JD.com and Alibaba create indexes to identify Chinese shoppers’ spending trends, which help retailers gain insight.
Amazon.com Inc. will collect sales taxes for Marketplace sellers and hosted sites.
Merchants who sell through Amazon.com or through an Amazon-hosted e-commerce site can now opt to pay the world’s largest online retailer to collect applicable sales tax on their sales transactions. Amazon remits those funds to the merchants and merchants are responsible for documenting and paying all taxes to the appropriate state and local tax authorities.
Beginning early next year, Amazon.com Inc., No 1 in the Internet Retailer Top 500 Guide, will start charging a fee for the service equal to 2.9% of what it collects in sales tax and any related transaction-based charges, Amazon says.
The new sales tax collection service extends what had been a far more limited service Amazon had offered for no charge to a limited number of its largest client merchants, a spokesman says. Amazon has more than 2 million active seller accounts worldwide, but it doesn’t break that figure down by type of seller or geographical area, he adds. An active seller is one that has processed one or more sales within the past year.
“This program used to be very exclusive and only for the super top-tier third-party sellers on Amazon, says Scot Wingo, CEO of ChannelAdvisor Corp., a company that helps retailers sell through online marketplaces.
In the Help section for sellers on Amazon.com, Amazon says the tax collection service is available to Marketplace Professionals and operators of Amazon Webstore e-commerce sites. A Marketplace Professional is any business or individual that sells 40 or more items a month on Amazon.com and pays Amazon a monthly selling fee of $39.99 plus other transaction fees. (Smaller sellers not classified as Marketplace Professionals pay Amazon 99 cents per sale transaction plus other fees.) Retailers that sell through their own branded Amazon-hosted Webstore e-commerce sites pay monthly fees starting at $24.99 plus transaction fees.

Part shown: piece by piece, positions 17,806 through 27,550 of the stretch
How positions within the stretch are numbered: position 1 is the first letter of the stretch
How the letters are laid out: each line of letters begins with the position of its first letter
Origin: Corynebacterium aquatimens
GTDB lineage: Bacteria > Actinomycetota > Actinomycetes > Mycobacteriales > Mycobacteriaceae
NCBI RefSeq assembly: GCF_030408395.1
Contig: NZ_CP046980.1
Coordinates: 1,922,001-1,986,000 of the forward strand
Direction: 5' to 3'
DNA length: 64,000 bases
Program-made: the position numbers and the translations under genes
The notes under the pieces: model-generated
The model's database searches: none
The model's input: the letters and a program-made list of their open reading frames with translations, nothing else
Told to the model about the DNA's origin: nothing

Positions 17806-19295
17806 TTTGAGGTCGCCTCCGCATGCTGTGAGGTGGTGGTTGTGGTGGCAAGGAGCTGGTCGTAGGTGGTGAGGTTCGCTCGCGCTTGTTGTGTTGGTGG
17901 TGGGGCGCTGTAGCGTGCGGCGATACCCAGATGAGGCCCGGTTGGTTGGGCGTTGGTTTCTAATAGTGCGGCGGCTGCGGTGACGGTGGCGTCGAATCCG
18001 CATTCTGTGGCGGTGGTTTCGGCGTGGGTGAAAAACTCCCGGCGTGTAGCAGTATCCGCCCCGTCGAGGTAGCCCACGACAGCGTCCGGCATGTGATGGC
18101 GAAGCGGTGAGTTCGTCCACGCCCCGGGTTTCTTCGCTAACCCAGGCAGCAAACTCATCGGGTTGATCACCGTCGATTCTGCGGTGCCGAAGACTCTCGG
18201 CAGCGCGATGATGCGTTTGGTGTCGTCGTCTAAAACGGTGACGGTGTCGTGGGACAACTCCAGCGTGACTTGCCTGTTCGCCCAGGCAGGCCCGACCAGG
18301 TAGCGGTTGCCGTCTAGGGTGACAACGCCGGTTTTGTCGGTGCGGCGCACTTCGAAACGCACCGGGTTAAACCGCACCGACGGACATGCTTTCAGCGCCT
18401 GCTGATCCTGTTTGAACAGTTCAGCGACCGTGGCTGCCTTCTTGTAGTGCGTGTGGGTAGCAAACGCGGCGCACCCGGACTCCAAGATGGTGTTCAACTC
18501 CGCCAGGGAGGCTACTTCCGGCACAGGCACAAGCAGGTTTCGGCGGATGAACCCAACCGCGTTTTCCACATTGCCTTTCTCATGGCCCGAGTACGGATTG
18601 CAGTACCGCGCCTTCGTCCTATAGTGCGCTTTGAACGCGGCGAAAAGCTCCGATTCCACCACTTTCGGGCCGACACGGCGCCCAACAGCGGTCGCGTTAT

Amazon will start charging fees for the sales tax collection service for online retail transactions processed Feb. 1, 2012, it says.
Amazon has resisted collecting taxes in many states for its own direct sales, though it has gone on record saying that the sales tax collection issue should be settled at the federal level. In California, for instance, it recently agreed to lobby for federal legislation supporting state-mandated sales tax collection in exchange for a temporary state exemption from sales tax collection until next year.
Amazon refers to the new sales tax collection service, meanwhile, as simply a new service it’s offering to its client retailers—albeit one it expects to eventually apply to all of its own sales if and when a federally sanctioned system of collecting sales tax across multiple states goes into effect.
Many retailers have rejected collecting sales tax, contending that it’s too complicated and costly to process different tax rates across multiple state and thousands of local taxing jurisdictions. For now, federal law says states can only require sales tax collection by retailers with an in-state physical presence, such as stores or distribution centers, though federal legislation introduced earlier this year would authorize states to mandate sales tax collection by a broader number of retailers.